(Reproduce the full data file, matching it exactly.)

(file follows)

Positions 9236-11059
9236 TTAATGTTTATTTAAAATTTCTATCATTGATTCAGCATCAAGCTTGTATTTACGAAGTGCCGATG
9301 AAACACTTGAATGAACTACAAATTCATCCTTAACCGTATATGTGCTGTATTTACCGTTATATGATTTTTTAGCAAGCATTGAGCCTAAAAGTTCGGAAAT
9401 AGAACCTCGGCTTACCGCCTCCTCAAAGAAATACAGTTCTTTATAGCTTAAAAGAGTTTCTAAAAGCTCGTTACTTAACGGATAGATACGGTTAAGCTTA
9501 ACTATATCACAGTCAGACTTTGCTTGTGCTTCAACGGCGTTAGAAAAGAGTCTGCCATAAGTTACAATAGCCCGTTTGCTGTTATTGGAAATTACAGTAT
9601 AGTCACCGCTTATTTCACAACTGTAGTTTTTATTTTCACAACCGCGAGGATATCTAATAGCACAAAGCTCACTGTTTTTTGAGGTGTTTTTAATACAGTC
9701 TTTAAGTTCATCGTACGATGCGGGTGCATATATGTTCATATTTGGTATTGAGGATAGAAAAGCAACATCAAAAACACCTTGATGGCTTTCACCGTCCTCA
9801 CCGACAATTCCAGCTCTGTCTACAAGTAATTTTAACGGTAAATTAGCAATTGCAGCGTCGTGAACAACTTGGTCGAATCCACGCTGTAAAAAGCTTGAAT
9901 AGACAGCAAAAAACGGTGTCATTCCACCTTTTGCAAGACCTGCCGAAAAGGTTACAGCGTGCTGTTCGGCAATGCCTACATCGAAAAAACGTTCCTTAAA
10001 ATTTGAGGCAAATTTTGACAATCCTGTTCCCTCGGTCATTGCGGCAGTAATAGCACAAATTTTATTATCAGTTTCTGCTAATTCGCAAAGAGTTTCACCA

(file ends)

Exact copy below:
Positions 9236-11059
9236 TTAATGTTTATTTAAAATTTCTATCATTGATTCAGCATCAAGCTTGTATTTACGAAGTGCCGATG
9301 AAACACTTGAATGAACTACAAATTCATCCTTAACCGTATATGTGCTGTATTTACCGTTATATGATTTTTTAGCAAGCATTGAGCCTAAAAGTTCGGAAAT
9401 AGAACCTCGGCTTACCGCCTCCTCAAAGAAATACAGTTCTTTATAGCTTAAAAGAGTTTCTAAAAGCTCGTTACTTAACGGATAGATACGGTTAAGCTTA
9501 ACTATATCACAGTCAGACTTTGCTTGTGCTTCAACGGCGTTAGAAAAGAGTCTGCCATAAGTTACAATAGCCCGTTTGCTGTTATTGGAAATTACAGTAT
9601 AGTCACCGCTTATTTCACAACTGTAGTTTTTATTTTCACAACCGCGAGGATATCTAATAGCACAAAGCTCACTGTTTTTTGAGGTGTTTTTAATACAGTC
9701 TTTAAGTTCATCGTACGATGCGGGTGCATATATGTTCATATTTGGTATTGAGGATAGAAAAGCAACATCAAAAACACCTTGATGGCTTTCACCGTCCTCA
9801 CCGACAATTCCAGCTCTGTCTACAAGTAATTTTAACGGTAAATTAGCAATTGCAGCGTCGTGAACAACTTGGTCGAATCCACGCTGTAAAAAGCTTGAAT
9901 AGACAGCAAAAAACGGTGTCATTCCACCTTTTGCAAGACCTGCCGAAAAGGTTACAGCGTGCTGTTCGGCAATGCCTACATCGAAAAAACGTTCCTTAAA
10001 ATTTGAGGCAAATTTTGACAATCCTGTTCCCTCGGTCATTGCGGCAGTAATAGCACAAATTTTATTATCAGTTTCTGCTAATTCGCAAAGAGTTTCACCA